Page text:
Tuesday, June 05, 2007

EMINENT DOMAIN ABUSE HAS THE POTENTIAL TO DISRUPT TENANTS AND NEIGHBORHOODS on a scale not seen since Robert Moses evicted 500,000 tenants



Tenant economic development.
Sun, 28 Apr 2002 10:20:46 -0400



If you're a New York City tenant, chances are you've had problems with your landlord and, from time to time you might wish for him or her to disappear. Strangely though, there are times you might wish to support your landlord's right to own and operate his property. You know about the anti-tenant DHCR and Housing Court, the fix-is-in-the-bag RGB and periodic renewals of the rent laws, but other forces are likely to be just as dangerous to your housing and quality of life.

Tenants need to start understanding how development, gentrification, real estate tax abatements, city bond financing, transportation infrastructure, among other issues, can destabilize residential neighborhoods, forcing out small businesses and long-time residents. It may not matter if rent regulation is still on the books because such forces result in both primary and seconday displacement, and are often disguised by schemes to "revitalize" or "restore" neighborhood through tourism, arts, sports and economic development.

One such tool is Eminent Domain. In the last few years, the favorite tool of Robert Moses (who displaced 500,000 tenants) has been making a comeback and is being abused as never before. Most people think Eminent Domain is when when private property is seized by government agencies to be used for public uses such as roads, schools and airports, but "public use" is being twisted into a strained version of "public interest" opening up the floodgates to almost anything and being handed over to other private owners. It's Robin Hood in reverse!

In Harlem, William Minnich is fighting the Empire State Development Corporation's attempt to take his family furniture factory away so proposed Home Depot can have a parking lot. Last year developer Douglas Durst asked Governor Pataki to condemn property adjoining his 6th Avenue and 42nd Street parcel (the owner refused to sell until after September 11th), simply so he could build a larger skyscraper. The Village of Port Chester is seeking Bill Brody's lumber yard in order to hand it over to a well-connected Stop 'n Shop developer. In New Rochelle, 34 homes, 29 businesses and two churches could be displaced to make room for an Ikea superstore. And in Manhattan, the New York Times seeks to displace local businesses so it can build its new skyscraper to promote its yuppified vision of Manhattan.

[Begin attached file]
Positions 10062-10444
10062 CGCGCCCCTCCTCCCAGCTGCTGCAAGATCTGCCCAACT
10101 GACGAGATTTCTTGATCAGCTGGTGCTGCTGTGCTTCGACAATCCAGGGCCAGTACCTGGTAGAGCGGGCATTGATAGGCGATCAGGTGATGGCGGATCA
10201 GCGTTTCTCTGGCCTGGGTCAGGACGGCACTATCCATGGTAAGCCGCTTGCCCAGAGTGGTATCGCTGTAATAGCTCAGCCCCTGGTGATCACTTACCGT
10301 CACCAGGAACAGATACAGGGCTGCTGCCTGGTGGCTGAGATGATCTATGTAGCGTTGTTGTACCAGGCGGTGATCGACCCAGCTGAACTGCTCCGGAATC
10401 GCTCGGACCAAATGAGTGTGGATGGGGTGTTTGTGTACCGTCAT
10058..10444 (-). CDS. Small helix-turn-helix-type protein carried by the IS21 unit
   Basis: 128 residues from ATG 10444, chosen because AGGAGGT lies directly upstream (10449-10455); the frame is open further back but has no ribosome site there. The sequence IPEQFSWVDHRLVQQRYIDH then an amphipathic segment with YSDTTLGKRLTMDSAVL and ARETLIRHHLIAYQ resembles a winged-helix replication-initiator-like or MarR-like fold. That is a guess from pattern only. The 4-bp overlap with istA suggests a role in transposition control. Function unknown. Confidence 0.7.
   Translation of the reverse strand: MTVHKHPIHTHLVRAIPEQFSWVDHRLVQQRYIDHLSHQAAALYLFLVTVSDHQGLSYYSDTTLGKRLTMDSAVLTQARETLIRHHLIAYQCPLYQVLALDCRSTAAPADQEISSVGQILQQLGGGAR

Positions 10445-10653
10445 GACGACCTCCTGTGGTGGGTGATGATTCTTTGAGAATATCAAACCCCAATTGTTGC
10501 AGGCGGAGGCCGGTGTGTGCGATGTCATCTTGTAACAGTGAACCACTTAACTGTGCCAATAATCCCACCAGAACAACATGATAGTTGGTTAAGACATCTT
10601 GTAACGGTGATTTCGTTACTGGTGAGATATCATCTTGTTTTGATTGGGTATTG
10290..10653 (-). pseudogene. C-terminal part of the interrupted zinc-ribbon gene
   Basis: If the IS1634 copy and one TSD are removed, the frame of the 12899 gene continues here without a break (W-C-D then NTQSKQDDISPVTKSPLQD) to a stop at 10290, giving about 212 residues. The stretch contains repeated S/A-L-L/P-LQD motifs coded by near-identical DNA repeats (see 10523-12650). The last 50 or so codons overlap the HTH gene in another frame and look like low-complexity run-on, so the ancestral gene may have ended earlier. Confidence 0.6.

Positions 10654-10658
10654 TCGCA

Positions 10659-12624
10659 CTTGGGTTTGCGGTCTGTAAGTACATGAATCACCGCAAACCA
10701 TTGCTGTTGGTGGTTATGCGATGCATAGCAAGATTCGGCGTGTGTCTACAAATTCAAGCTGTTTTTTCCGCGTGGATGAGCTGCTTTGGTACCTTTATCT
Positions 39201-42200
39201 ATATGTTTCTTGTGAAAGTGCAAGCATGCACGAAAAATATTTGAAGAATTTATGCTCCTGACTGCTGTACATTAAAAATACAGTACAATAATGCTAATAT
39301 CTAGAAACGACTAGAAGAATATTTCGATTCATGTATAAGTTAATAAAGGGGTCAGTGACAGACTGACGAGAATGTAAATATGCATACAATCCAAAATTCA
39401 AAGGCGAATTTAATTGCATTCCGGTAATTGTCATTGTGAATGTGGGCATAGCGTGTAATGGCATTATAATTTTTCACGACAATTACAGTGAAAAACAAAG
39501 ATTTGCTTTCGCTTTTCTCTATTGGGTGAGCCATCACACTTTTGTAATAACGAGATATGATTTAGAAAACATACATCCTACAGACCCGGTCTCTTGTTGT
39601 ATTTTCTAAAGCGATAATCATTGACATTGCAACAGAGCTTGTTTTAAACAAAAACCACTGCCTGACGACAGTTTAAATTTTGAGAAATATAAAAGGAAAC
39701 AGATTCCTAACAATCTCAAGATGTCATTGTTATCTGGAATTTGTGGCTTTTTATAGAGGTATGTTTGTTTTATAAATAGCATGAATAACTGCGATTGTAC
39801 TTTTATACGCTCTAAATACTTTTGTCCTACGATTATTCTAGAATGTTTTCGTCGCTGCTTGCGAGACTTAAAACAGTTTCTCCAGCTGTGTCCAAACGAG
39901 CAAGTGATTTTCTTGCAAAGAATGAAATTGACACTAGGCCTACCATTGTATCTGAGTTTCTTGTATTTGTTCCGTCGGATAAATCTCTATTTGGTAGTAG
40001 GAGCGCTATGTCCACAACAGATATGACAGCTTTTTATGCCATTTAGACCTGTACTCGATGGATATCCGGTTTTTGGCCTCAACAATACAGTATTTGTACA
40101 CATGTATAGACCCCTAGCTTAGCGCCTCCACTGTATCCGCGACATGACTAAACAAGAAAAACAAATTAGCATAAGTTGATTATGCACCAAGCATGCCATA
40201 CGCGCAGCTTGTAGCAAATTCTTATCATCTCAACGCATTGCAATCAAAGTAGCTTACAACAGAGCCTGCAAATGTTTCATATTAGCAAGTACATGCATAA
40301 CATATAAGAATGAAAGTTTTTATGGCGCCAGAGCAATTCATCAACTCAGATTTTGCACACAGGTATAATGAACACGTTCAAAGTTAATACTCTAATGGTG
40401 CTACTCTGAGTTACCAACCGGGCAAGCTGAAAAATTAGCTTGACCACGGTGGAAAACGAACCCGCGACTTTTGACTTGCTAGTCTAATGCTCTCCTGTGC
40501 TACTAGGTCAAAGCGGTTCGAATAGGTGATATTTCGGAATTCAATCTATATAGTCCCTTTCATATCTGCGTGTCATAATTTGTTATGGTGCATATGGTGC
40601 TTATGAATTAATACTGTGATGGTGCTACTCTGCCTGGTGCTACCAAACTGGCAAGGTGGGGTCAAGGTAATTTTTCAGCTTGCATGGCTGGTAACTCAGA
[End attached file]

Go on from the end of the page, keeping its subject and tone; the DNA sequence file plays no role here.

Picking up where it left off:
Perhaps the most bizarre instance of Eminent Domain is where the Lower East Side Tenement Museum seeks to acquire a building owned by long-time resident Lou Holtzman to expand the Museum. The problem is that Holtzman has 15 tenants who would be displaced by the move. And while the Museum has done good work in preserving the immigrant experience, it's move (like many arts groups that naively bite at developer's carrots), would hurt the very neighborhood whose values it seeks to extol.

Even more egregious is a plan proposed by Senator Charles Schumer and backed by City Hall to condemn large swaths of private property on Manhattan's West Side (24th to 42nd Streets, 9th Avenue to the Hudson), assemble the booty and hand it over to private developers (read "campaign contributors") for a new Central Business District or "CBD" -- the result would be skyscrapers going to the river and acres of office space for which there is no need. In the process it would destroy a low-rise mixed-use neighborhood providing valuable industrial infrastructure to Manhattan. Rudy's West Side Stadium is only a small part of this scheme, but the Olympics and a specious claim of the need to expand the Jacob Javits Convention Center are being used as "warm puppies" to attract support.

Such massive development plans would destroy what's left of Chelsea and Clinton, sharply increase traffic, increase commercial rents (forcing neighborhood stores out to be replaced by noisy nightclubs and the Gap), and step up residential landlord pressures to harass or buy-out tenants.

Taking property -- usually at a lower-than-market price and often without adequate notice -- leads to uncertainty of land use, community destabilization and leaves tenants at risk.

It may benefit developers and some wealthy suburbanites now seeing Manhattan as an urban Disneyland, but for those who put down roots, pay taxes and keep this town viable, it's likely they will be forced out. It does not help, of course, that the NYC Department of City Planning, Manhattan Borough President Virginia Fields and many NYC Community Boards have forgone their planning function and operate as simple rubber-stamps for developer displacement schemes.

Eminent Domain is a tool that in some limited cases is useful to the larger city's interests. But in today's current climate, city and state governments are distorting it into a weapon and progressively taking larger potshots at New York City's neighborhoods. Development can be a very good thing when the agenda is about sustainable communities, not the developer's pocketbook.

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